The Relationship Between Culture and Technology
The relationship between technology and culture is cyclical. Logically, a culture will develop technologies based on the needs or desires of the people, because this is where the creative influences lie. As this technology spreads and is absorbed into the people’s lives, it affects their culture and way of life. This change in lifestyle can also occur when a technology developed outside a culture is introduced into the culture, providing an external influence. As Paul Ehrlich explains, there are technological evolutions and associated cultural evolutions, and they do not necessarily occur concurrently. Ehrlich [believes] that, in our modern era, technology is evolving faster than culture, and a major cultural evolution needs to occur to be able to deal with modern technology properly. (NPR, Ehrlich) Throughout history, though, there have also been cultural evolutions that lead to the creation and evolution of technology; hence, the cycle.
History often makes it evident that when people desire something that another culture has, they show little hesitation in taking it. In many cases, trade has taken the place of blatant theft and warfare, but there are always exceptions. As technologies evolved and spread to different parts of the world, the interdependence between peoples increased. At this point there are few self-sustaining societies. (Even our interdependent societies are not permanently sustainable on our Earth).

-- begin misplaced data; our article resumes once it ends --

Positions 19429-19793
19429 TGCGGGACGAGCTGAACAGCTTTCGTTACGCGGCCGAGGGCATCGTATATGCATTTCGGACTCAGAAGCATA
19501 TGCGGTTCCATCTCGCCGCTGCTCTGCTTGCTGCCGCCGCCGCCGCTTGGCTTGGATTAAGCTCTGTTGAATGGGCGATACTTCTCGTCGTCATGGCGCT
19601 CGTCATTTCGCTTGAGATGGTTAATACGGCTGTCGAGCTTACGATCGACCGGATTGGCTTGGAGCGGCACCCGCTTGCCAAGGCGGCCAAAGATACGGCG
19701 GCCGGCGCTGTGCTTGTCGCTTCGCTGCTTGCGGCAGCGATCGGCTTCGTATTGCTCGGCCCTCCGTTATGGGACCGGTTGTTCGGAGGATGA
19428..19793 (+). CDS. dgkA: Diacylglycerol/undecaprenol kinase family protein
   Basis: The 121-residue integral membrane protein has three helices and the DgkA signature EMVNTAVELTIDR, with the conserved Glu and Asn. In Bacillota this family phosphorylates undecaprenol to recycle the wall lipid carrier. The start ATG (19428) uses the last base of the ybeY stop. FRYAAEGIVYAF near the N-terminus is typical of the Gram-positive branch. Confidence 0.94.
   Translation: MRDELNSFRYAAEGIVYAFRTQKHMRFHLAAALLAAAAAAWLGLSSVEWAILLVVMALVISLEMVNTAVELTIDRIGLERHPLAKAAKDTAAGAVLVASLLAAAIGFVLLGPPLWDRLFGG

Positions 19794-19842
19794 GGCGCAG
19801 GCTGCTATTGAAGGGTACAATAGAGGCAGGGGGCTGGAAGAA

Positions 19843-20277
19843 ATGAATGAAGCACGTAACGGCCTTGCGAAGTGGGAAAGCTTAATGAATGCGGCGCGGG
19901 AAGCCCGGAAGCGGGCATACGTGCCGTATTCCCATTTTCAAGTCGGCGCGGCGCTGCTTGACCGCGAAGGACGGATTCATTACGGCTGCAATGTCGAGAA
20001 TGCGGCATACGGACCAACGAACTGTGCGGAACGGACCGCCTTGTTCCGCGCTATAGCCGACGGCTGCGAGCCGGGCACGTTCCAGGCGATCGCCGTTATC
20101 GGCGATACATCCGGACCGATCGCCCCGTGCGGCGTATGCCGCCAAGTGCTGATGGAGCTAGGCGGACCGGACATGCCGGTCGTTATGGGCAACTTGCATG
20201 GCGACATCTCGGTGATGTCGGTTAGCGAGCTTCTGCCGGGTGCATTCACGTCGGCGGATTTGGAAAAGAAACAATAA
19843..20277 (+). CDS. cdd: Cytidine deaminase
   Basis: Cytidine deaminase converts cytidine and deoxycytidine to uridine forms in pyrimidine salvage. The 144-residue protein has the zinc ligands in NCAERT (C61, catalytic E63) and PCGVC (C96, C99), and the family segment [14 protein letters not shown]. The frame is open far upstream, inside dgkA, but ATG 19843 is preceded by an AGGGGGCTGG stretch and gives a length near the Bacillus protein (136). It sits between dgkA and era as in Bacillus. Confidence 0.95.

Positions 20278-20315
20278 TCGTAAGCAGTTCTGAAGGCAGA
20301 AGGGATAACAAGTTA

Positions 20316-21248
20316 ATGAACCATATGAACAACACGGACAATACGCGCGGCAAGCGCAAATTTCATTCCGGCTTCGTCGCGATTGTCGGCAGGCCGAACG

This limitation of resources leads to need, which in turn may lead to warfare. It is true that the civilized, even moral – if morality can be an argument in this politically correct world – approach involves trade and does not involve senseless killing. And, of course, not all conflicts are based on immediate need. However, many conflicts can be traced to a limitation of resources (i.e. land, water, women). Thus culture – warfare – is affected by technology, and the needs that it creates.
Technology is developed as a way to further a way of life, thus making common tasks easier, if not simpler. It doesn’t make sense for a culture to invent something that is not relevant or useful. Technologies are determined by a culture’s “demands and preoccupations,” and depend on the existing environment of the society. (Teresi) For example, nomadic cultures have no use for architecture or other developments of a non-mobile life, but in 1600 BCE the chariot was a welcome addition to daily life. (Chant) In China in the 11th century, Tseng Kung-Lang published a formula for gunpowder, following centuries of his people’s interest in explosions, eruptions and colorful displays of fireworks. (Teresi) Eskimos developed harpoons with detachable heads, so that, upon killing a seal, the shaft would float to the surface of the sea and simplify retrieval of the seal (Ehrlich). The time-consuming activity of seal hunting was often the Eskimos’ only source of food, and so it was important to...